Steel, one of the worlds widest used metal alloy is known for its strength, anti-corrosive properties, and and ductility. Used to create things such as buildings structures, roads, and vehicles it is important that steel maintains its strength and durability for years without failure. Metal fatigue can lead to catastrophic failures in parts that often undergo loading and stress. Recently, researchers from around the globe have come together to develop a laminated nano-structure that greatly reduce the effects of fatigue on steel.
Researchers at the Massachusetts Institute of Technology (MIT), the Max Planck Institute in Germany, and Kyushu in Japan developed this laminated nano-structure that gives steel a bone-like structure and allows it to deform without promoting the spread of micro-cracks that can lead to fatigue failure. Cem Tasan, a professor of metallurgy at MIT describes the groups finding in a paper published in Science.
Tasan says they were inspired by nature and how bones are lightweight but very resistant to crack propagation. A key component in bone fractures resistance is its hierarchical mechanical structure, so the team tried to copy this structure in metal alloys. The team designed and created a form of steel with three key characteristics that are used in unison to reduce the spread of any cracks that do form due to fatigue. The first characteristic is the layered structure that prevents cracks from spreading beyond where the cracks originated. The second important feature in the teams design is the use of micro structural phases with different degrees of hardness. These layers compliment each other to also reduce the cracks from spreading to the next layer. The last key component is the metastable composition; tiny areas within the structure that are poised between different stable states with varying flexibilities to help absorb the energy of spreading cracks. The metastable composition even has the potential to close existing cracks back up.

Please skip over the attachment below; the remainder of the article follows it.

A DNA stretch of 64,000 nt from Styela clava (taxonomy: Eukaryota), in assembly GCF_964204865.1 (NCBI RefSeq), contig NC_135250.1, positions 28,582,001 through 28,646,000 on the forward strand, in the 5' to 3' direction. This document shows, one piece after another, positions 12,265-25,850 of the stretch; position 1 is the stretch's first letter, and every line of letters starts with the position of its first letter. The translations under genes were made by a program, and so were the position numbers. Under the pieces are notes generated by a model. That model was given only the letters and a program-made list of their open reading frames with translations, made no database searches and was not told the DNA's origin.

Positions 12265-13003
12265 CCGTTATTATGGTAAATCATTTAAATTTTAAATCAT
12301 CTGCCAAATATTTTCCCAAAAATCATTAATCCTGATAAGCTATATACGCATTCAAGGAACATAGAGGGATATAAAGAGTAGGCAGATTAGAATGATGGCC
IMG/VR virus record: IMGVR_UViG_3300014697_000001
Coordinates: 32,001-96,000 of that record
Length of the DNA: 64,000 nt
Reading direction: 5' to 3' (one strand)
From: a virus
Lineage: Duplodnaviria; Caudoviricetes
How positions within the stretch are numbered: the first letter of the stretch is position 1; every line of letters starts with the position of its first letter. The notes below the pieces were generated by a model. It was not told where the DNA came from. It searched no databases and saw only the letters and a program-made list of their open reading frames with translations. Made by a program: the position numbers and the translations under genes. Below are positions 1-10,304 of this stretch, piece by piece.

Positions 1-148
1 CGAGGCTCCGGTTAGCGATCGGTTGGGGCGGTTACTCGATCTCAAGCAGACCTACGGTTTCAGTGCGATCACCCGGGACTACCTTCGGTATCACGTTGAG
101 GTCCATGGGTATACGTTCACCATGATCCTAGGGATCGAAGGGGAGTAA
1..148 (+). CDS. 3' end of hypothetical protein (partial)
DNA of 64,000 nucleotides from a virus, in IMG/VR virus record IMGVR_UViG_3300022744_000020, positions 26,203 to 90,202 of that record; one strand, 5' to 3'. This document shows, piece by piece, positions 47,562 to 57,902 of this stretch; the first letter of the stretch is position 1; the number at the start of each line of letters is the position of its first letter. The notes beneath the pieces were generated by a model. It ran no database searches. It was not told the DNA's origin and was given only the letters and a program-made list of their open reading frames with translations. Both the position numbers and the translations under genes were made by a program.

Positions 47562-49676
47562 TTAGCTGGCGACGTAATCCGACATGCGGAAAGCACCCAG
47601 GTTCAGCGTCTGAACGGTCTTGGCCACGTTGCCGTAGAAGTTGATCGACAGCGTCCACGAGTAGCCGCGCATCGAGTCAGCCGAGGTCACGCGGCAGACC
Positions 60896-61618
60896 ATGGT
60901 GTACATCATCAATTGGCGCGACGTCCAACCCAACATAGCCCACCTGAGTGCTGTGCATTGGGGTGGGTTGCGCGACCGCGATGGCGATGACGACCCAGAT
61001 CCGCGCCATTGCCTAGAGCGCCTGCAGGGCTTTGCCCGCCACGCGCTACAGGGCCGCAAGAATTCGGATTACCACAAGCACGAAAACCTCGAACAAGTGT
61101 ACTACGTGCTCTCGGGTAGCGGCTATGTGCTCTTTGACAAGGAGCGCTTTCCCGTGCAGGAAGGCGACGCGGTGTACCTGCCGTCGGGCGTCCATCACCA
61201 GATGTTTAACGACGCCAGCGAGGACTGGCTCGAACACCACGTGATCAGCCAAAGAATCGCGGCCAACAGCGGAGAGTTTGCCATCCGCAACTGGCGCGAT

In order to better understand the three key characteristics, the researchers tested steels only containing two of the three characteristics, and they did not perform as well as those alloys with all three. Tasan explains how difficult it is to test such materials under real world conditions, "the extreme sensitivity of these materials to surface defects. If you scratch it, it's going to fail much faster. So meticulous preparation and inspection of test samples is essential."
The benefits of applications of this stronger steel can be used in an abundance of industries. Tasan says, "This is an alloy that would be more expensive than a basic low-carbon steel, but the property benefits have been shown to be quite exceptional, and it's with much lower amounts of alloying metals (and hence, costs) than other proposed materials." The automotive and aerospace industries are just two large examples of industries with potential to benefit from this stronger and more reliable steel alloy.